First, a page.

A better idea than biogenerics

A better idea than biogenerics

Generics are a bright spot in the world of health care costs. Safe, efficacious generics are available in an increasing number of key therapeutic classes. Producer level prices have been low for years. Thanks to Wal-Mart those low prices are now making their way through to patients. With Democrats in control of Congress, barriers to the introduction of generics are likely to fade.

But there’s a large and growing exception to the generic trend: biotech. Biotech drugs are an expensive and rapidly growing component of drug spending and the trend is likely to continue.
It’s hard if not impossible to make exact copies of biotech drugs and there’s no clear regulatory framework for their approval. According to the Wall Street Journal (Democrats’ Rx? Generics):

Some biotech officials argue that generics makers will need to redo all the studies performed by the original manufacturer, in order to guarantee their copycat products are effective and safe for patients. That would likely eliminate much, or all, of the price advantage offered by the generics rivals. “There is no way to characterize a biological,” says James Greenwood, a former congressman who heads the Biotechnology Industry Organization, a trade group.

You should take the self-interested statements above with a grain of salt. Still it probably doesn’t make sense to apply the same generic model to the biotech industry, even though it’s worked well for traditional drugs. Instead I suggest the following:

  • Allow biotech drugs to be approved and marketed as they are now, without price regulation
  • After patent expiration or after a certain number of years on the market, regulate price. The price could be based on cost of goods, a percent of the previous selling price, or some other mechanism

This would avoid the costs and risks of biogeneric development and regulatory approval while delivering the benefits of lower costs to payers. The original maker of the product should be happy too. Although their price will be lower than it is today, they won’t have to share the market with generic players or spend money blocking the entry of new players. They will still enjoy a substantial period of high margin sales as they do today. It just won’t go on forever.

When, at some point in the future, science improves to the point where truly identical biogenerics can be developed, these rules could be revisited.

November 27, 2006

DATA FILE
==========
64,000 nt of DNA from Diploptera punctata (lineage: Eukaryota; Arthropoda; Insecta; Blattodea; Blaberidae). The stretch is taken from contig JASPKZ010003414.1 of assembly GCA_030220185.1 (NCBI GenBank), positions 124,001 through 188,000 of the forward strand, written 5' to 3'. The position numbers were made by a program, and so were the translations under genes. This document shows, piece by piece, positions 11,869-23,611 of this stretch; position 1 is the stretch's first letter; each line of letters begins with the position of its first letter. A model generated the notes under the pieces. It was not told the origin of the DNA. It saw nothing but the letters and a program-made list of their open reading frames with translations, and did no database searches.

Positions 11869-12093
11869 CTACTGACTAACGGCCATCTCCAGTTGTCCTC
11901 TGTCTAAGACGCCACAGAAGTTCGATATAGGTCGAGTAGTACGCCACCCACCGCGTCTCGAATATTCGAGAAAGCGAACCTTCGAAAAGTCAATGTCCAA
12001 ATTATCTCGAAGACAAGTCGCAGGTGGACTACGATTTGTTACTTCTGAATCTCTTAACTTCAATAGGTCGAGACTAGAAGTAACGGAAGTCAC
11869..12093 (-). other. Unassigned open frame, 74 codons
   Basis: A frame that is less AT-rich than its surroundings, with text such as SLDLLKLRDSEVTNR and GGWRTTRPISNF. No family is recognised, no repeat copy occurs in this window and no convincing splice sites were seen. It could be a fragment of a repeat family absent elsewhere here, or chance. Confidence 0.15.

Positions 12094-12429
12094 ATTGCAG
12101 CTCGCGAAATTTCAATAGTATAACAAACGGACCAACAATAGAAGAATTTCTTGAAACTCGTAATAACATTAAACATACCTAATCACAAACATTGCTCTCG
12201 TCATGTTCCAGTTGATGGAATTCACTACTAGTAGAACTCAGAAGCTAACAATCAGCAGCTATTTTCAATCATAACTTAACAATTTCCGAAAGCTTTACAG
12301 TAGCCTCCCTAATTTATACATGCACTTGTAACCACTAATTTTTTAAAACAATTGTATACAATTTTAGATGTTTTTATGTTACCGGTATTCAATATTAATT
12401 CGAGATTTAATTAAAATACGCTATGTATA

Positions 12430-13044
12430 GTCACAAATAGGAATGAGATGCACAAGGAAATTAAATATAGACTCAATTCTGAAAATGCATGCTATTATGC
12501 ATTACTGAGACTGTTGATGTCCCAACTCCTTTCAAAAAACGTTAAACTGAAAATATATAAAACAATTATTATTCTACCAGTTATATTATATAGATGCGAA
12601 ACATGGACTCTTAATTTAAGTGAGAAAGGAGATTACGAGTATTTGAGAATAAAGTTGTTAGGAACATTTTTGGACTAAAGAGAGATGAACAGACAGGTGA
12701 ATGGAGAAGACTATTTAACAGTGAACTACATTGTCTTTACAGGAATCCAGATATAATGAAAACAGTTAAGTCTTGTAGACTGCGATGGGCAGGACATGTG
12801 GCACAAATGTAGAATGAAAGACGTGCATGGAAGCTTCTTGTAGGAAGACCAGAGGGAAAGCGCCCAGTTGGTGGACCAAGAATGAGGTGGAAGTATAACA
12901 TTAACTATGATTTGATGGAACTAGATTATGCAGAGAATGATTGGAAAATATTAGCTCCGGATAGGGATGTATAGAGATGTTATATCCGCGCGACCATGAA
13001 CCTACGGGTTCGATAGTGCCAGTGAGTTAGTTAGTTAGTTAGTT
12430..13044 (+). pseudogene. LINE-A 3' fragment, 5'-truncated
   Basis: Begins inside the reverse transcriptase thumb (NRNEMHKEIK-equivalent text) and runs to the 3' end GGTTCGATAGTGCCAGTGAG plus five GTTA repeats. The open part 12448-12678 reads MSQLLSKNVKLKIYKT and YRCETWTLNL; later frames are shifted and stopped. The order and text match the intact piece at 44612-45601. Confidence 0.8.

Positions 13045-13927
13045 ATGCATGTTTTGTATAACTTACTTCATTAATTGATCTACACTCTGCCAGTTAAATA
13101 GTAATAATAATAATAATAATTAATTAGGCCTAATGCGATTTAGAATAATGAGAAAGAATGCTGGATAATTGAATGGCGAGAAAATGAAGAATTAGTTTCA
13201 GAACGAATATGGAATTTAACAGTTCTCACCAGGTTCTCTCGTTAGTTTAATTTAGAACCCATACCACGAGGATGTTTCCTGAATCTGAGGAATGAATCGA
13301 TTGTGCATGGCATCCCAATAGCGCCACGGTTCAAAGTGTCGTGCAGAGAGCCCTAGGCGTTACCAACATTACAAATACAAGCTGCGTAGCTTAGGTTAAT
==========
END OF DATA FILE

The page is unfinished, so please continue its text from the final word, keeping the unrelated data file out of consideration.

9 thoughts on “A better idea than biogenerics”

  1. While I understand a lot of the cost of traditional medication is the R&D – a large portion is also the advertising and the monopoly powers. Why do I state the obvious?

    Well, from my perspective, even if biogenerics cost a lot more than current generics (higher R&D costs for new manufacturers) there will still be an incentive to do that research (and theoretically R&D should be cheaper than a new technique because you know what the end result should be). Once someone overcomes the R&D they should be able to lower the market price by ending the monopoly, advertising less, and all the rest. Meaning that if the market is functional, biogenerics could still be a viable option.

    I am sure I am missing something, just food for thought.

  2. This is a great discussion topic and interesting proposals, but I actually don’t think either approach is really viable. As for the biogeneric approach, although the cost for R&D might be a bit less than that of the original manufacture, the risk is still very high and the clinical development program long. There is the very real possibility that the generic company will still not be able to show non-inferiority to the innovator product. Even if similar efficacy could be established the generic company will also have to demonstrate a similar safety profile. With biotech biologicals, product contaminants and lot variations (even within FDA standards) could produce potential side effect profile differences. You also have to consider how well you would be able to recruit patients for these studies. Why should patients participate in a long-term generic equivalence clinical outcomes study if the patient can already get what is likely a safe and efficacious breakthrough drug covered in large part by their health plan? If the generic company product is approved, marketing costs will likely go up as there is now competition. The generic company marketing costs will be substantial as they will have to show physicians more than that their product is just bioequivalent.

    With regard to a price regulation approach, I can’t see that “the original maker of the product should be happy too” either. After a company spends hundreds of millions of dollars at risk to produce a biotech drug for an unmet medical need, they’re more than likely to respond…bring it on, we’ll take our chances in a competitive market place.

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